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Alexandria VA, 22304

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Wednesday, 26 December 2018 00:00

Before you start dancing...

 

Wednesday, 26 December 2018 00:00

Bunions May Be a Bone Deformity

The noticeable symptom of a bunion is a large and hardened bump that forms at the base of the big toe, and many patients consider this to be a bone disorder, which may gradually worsen. The bones in the feet and toes may become affected as a result of this deformity, and it may cause the feet to line up incorrectly. This bump that typically develops on the side of the big toe may push that toe into the toe next to it, which may cause difficulty in wearing shoes and walking. Some patients may feel partial relief when larger size shoes are worn, and this may aid in relieving any pressure that is felt on the toe. Research has shown there may be medical conditions that may precede the formation of a bunion, which may include rheumatoid arthritis, or inherited genes that may lead to low arches. Additional reasons why bunions may form may originate from frequently wearing high heels, which may provide inadequate room for the toes to move freely in. If you are afflicted with a bunion, it is recommended to speak with a podiatrist who can properly guide you to begin correct treatment techniques.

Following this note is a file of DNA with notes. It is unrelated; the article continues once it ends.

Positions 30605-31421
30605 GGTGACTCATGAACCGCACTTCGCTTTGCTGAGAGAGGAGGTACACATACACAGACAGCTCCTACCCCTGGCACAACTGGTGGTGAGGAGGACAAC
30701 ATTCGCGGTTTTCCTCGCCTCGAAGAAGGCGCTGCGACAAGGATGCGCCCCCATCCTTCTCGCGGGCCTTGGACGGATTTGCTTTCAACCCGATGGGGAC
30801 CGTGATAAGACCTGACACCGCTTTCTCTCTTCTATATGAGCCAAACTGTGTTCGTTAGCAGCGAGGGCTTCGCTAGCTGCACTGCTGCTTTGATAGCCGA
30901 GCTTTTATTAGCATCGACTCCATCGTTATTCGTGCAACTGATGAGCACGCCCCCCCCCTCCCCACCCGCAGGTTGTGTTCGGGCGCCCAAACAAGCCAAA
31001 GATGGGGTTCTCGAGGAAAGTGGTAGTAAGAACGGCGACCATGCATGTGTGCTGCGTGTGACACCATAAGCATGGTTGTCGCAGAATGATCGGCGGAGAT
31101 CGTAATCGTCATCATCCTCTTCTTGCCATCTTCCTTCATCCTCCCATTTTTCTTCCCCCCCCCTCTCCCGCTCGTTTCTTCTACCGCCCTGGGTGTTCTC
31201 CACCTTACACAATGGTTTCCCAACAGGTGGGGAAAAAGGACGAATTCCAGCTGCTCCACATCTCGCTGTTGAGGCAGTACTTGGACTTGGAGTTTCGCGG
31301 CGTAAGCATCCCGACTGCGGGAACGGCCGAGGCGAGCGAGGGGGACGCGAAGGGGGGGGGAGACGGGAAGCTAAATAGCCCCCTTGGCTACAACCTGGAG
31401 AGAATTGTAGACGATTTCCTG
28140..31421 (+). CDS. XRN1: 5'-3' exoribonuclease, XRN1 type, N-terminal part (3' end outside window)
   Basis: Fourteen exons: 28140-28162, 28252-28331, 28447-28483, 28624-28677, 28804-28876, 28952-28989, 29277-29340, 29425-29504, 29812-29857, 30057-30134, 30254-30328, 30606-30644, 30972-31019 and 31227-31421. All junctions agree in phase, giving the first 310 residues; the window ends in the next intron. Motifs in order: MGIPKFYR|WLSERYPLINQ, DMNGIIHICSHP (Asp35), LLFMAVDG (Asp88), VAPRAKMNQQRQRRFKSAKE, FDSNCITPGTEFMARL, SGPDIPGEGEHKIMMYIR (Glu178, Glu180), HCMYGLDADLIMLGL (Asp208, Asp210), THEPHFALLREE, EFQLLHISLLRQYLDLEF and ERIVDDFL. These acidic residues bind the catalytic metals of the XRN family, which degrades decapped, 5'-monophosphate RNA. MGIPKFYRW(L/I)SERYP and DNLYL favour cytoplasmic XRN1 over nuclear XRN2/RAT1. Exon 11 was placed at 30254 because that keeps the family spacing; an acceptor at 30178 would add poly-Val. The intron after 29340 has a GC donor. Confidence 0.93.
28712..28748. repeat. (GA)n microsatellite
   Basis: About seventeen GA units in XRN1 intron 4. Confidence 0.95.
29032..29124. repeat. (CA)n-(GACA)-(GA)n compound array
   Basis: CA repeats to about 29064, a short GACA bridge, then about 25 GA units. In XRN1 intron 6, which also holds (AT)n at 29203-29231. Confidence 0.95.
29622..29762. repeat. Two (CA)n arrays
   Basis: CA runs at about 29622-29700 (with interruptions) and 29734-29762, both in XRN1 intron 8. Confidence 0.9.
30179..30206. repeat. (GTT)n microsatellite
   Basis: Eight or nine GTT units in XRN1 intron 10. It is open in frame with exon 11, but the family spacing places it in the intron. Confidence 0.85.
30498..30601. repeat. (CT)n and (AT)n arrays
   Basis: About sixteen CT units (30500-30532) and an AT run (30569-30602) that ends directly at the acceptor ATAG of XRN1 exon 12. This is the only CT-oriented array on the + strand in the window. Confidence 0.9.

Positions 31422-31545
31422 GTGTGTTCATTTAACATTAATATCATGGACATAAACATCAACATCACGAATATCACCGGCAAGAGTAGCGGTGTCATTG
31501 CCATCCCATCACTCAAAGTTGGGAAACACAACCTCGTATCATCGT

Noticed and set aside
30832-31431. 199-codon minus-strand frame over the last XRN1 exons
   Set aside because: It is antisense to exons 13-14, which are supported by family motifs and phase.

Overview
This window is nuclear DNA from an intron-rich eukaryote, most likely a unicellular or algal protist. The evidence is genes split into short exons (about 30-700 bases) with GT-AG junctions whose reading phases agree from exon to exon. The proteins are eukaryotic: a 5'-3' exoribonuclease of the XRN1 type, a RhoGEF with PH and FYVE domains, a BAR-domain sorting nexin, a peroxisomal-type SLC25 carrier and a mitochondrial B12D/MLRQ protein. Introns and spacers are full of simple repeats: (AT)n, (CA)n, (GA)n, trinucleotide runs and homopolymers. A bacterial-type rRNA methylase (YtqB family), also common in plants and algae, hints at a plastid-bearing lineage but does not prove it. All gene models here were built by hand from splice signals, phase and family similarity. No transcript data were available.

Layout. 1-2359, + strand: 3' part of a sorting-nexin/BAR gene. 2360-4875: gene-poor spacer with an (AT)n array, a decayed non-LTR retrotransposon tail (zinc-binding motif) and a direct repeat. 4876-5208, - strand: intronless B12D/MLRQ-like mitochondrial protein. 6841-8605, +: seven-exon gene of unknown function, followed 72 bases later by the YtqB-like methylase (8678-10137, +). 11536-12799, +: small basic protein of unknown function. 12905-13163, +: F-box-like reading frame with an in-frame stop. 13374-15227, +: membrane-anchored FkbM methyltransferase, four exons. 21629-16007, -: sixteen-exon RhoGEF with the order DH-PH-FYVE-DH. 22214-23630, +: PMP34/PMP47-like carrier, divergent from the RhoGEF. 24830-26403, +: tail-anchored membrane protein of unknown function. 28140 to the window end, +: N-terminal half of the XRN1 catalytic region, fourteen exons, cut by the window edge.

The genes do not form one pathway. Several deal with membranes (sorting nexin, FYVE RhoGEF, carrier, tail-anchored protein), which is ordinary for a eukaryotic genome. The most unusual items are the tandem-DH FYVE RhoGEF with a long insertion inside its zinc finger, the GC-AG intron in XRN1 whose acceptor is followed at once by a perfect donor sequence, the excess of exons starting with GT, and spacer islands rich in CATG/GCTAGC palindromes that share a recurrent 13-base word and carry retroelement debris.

If you are suffering from bunion pain, contact one of our podiatrists of Landmark Foot and Ankle Center. Our doctors can provide the care you need to keep you pain-free and on your feet.

What is a Bunion?

Bunions are painful bony bumps that usually develop on the inside of the foot at the joint of the big toe. As the deformity increases over time, it may become painful to walk and wear shoes. Women are more likely to exacerbate existing bunions since they often wear tight, narrow shoes that shift their toes together. Bunion pain can be relieved by wearing wider shoes with enough room for the toes.

Causes

  • Genetics – some people inherit feet that are more prone to bunion development
  • Inflammatory Conditions - rheumatoid arthritis and polio may cause bunion development

Symptoms

  • Redness and inflammation
  • Pain and tenderness
  • Callus or corns on the bump
  • Restricted motion in the big toe

In order to diagnose your bunion, your podiatrist may ask about your medical history, symptoms, and general health. Your doctor might also order an x-ray to take a closer look at your feet. Nonsurgical treatment options include orthotics, padding, icing, changes in footwear, and medication. If nonsurgical treatments don’t alleviate your bunion pain, surgery may be necessary.

If you have any questions, please feel free to contact our office located in Alexandria, VA. We offer the newest diagnostic and treatment technologies for all your foot care needs.

Read more about Bunions
Monday, 17 December 2018 00:00

Can Cracked Heels Be Prevented?